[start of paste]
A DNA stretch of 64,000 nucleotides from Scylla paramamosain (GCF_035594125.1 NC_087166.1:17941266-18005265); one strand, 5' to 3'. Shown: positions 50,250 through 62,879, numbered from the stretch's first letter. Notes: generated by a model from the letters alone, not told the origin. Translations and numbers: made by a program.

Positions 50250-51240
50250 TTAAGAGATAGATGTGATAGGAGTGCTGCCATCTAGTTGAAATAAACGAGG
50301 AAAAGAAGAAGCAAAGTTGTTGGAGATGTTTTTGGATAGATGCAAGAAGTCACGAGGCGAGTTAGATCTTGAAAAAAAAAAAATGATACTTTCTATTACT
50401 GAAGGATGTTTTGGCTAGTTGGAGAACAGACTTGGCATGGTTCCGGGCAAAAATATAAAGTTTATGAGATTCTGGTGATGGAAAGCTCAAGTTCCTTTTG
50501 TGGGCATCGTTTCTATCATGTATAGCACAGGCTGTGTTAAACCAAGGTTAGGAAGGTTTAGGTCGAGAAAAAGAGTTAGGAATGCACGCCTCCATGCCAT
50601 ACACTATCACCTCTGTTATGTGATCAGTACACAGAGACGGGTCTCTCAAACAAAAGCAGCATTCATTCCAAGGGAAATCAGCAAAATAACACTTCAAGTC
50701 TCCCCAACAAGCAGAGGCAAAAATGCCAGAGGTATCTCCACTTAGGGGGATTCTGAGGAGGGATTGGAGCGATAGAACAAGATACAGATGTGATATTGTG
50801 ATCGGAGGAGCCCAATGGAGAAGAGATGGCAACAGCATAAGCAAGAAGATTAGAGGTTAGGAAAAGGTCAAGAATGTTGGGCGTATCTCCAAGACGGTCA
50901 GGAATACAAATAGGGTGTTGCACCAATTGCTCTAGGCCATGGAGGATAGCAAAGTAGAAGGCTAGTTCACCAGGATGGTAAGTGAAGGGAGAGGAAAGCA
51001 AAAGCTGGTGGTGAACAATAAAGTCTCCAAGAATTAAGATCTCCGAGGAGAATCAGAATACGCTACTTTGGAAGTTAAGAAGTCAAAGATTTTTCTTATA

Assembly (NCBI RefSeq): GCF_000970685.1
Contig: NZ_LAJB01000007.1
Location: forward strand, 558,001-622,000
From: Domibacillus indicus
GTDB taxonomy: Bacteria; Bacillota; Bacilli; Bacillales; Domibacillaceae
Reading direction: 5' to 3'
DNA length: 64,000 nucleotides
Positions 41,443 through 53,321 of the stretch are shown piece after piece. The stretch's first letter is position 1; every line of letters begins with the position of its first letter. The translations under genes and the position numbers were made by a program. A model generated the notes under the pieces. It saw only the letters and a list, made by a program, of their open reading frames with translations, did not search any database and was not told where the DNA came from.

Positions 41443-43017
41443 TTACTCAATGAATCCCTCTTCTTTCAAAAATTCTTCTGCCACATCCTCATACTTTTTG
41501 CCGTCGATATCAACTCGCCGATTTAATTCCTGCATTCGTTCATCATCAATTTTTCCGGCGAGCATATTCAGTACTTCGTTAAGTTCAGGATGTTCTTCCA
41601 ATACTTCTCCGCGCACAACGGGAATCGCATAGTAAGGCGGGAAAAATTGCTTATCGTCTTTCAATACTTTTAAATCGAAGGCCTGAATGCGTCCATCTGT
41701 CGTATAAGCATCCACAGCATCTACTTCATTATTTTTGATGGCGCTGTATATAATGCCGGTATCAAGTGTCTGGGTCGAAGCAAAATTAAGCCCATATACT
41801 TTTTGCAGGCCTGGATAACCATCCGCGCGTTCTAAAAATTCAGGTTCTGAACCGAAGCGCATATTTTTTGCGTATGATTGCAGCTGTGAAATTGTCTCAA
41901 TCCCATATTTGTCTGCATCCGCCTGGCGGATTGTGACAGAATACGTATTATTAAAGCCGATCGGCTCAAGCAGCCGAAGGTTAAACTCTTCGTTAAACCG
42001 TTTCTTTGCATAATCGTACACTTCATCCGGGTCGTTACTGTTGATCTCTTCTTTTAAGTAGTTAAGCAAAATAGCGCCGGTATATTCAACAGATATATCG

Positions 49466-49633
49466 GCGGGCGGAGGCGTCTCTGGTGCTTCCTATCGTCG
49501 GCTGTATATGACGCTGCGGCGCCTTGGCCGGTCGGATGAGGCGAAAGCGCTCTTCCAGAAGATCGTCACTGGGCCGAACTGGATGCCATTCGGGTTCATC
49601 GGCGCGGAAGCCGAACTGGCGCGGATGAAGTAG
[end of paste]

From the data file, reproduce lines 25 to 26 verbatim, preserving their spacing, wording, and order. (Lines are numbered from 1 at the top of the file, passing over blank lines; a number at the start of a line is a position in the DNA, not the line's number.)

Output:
41801 TTTTGCAGGCCTGGATAACCATCCGCGCGTTCTAAAAATTCAGGTTCTGAACCGAAGCGCATATTTTTTGCGTATGATTGCAGCTGTGAAATTGTCTCAA
41901 TCCCATATTTGTCTGCATCCGCCTGGCGGATTGTGACAGAATACGTATTATTAAAGCCGATCGGCTCAAGCAGCCGAAGGTTAAACTCTTCGTTAAACCG